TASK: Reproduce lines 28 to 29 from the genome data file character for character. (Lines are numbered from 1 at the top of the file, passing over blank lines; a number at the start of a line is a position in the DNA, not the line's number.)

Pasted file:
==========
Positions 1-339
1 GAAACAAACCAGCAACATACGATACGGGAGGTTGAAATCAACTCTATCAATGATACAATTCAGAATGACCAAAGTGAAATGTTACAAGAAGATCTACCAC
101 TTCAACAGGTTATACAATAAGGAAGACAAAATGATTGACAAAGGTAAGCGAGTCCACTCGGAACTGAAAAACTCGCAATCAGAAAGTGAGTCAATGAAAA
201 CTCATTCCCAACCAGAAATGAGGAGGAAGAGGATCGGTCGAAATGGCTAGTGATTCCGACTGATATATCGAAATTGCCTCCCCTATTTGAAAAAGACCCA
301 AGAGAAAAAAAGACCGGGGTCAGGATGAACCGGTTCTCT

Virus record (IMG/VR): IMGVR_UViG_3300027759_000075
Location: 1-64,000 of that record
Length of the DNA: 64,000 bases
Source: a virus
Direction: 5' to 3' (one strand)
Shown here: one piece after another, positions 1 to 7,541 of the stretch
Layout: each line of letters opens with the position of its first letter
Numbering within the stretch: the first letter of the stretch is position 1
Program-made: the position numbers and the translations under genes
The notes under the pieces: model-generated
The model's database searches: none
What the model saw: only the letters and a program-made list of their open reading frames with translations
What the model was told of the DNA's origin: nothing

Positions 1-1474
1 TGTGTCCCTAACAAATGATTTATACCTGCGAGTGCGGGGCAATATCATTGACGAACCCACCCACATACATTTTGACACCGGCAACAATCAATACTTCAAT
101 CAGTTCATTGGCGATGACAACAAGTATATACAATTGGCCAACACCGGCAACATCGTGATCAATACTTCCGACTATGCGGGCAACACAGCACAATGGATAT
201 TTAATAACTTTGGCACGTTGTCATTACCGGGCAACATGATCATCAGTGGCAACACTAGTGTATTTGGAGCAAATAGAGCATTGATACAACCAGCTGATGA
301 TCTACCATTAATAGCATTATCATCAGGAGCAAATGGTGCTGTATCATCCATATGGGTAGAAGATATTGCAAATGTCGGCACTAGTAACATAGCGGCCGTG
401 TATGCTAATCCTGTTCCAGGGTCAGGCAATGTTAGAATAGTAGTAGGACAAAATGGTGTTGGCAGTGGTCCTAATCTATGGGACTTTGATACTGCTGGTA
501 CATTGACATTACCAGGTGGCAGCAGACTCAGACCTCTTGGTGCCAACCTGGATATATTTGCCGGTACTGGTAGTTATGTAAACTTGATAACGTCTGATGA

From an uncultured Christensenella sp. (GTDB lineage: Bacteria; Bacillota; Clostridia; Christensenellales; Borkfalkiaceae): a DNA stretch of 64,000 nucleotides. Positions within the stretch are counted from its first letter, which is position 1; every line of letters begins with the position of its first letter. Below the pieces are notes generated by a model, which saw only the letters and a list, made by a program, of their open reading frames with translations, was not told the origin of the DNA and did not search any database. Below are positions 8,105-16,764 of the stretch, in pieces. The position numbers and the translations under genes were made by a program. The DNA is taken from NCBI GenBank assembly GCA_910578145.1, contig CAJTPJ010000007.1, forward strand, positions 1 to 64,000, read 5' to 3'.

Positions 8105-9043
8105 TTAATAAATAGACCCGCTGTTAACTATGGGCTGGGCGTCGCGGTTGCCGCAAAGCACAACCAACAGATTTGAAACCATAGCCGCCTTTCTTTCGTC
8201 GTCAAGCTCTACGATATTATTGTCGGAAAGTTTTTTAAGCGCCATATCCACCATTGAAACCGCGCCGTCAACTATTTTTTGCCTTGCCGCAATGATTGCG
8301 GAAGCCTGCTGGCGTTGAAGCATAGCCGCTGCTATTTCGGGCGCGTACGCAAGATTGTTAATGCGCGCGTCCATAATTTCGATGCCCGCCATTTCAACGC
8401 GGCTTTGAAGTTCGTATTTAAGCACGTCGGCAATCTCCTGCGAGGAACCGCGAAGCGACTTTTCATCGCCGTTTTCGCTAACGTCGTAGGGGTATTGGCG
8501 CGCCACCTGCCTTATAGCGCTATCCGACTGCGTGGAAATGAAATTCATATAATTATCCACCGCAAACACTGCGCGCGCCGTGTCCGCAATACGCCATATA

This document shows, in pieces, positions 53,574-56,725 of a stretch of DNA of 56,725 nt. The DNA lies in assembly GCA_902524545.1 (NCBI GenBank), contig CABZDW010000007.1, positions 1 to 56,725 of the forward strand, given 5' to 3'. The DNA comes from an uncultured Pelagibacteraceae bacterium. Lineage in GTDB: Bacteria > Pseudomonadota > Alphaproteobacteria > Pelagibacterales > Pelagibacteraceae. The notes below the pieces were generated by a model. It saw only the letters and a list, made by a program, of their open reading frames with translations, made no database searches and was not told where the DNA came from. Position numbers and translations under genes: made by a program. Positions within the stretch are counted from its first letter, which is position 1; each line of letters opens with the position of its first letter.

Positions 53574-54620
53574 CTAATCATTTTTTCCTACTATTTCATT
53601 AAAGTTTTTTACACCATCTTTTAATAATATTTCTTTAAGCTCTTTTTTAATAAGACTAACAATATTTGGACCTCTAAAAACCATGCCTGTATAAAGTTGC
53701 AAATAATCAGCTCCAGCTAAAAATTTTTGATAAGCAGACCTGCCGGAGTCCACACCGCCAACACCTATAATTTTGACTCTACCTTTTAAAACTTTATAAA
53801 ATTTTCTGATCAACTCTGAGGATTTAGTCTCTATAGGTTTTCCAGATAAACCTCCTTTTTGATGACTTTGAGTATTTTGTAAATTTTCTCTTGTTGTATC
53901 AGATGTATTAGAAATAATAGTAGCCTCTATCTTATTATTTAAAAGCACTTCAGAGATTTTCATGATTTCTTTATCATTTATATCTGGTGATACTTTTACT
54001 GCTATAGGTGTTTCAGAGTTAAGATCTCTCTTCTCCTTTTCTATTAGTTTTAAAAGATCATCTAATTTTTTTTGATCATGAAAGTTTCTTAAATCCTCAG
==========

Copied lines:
8105 TTAATAAATAGACCCGCTGTTAACTATGGGCTGGGCGTCGCGGTTGCCGCAAAGCACAACCAACAGATTTGAAACCATAGCCGCCTTTCTTTCGTC
8201 GTCAAGCTCTACGATATTATTGTCGGAAAGTTTTTTAAGCGCCATATCCACCATTGAAACCGCGCCGTCAACTATTTTTTGCCTTGCCGCAATGATTGCG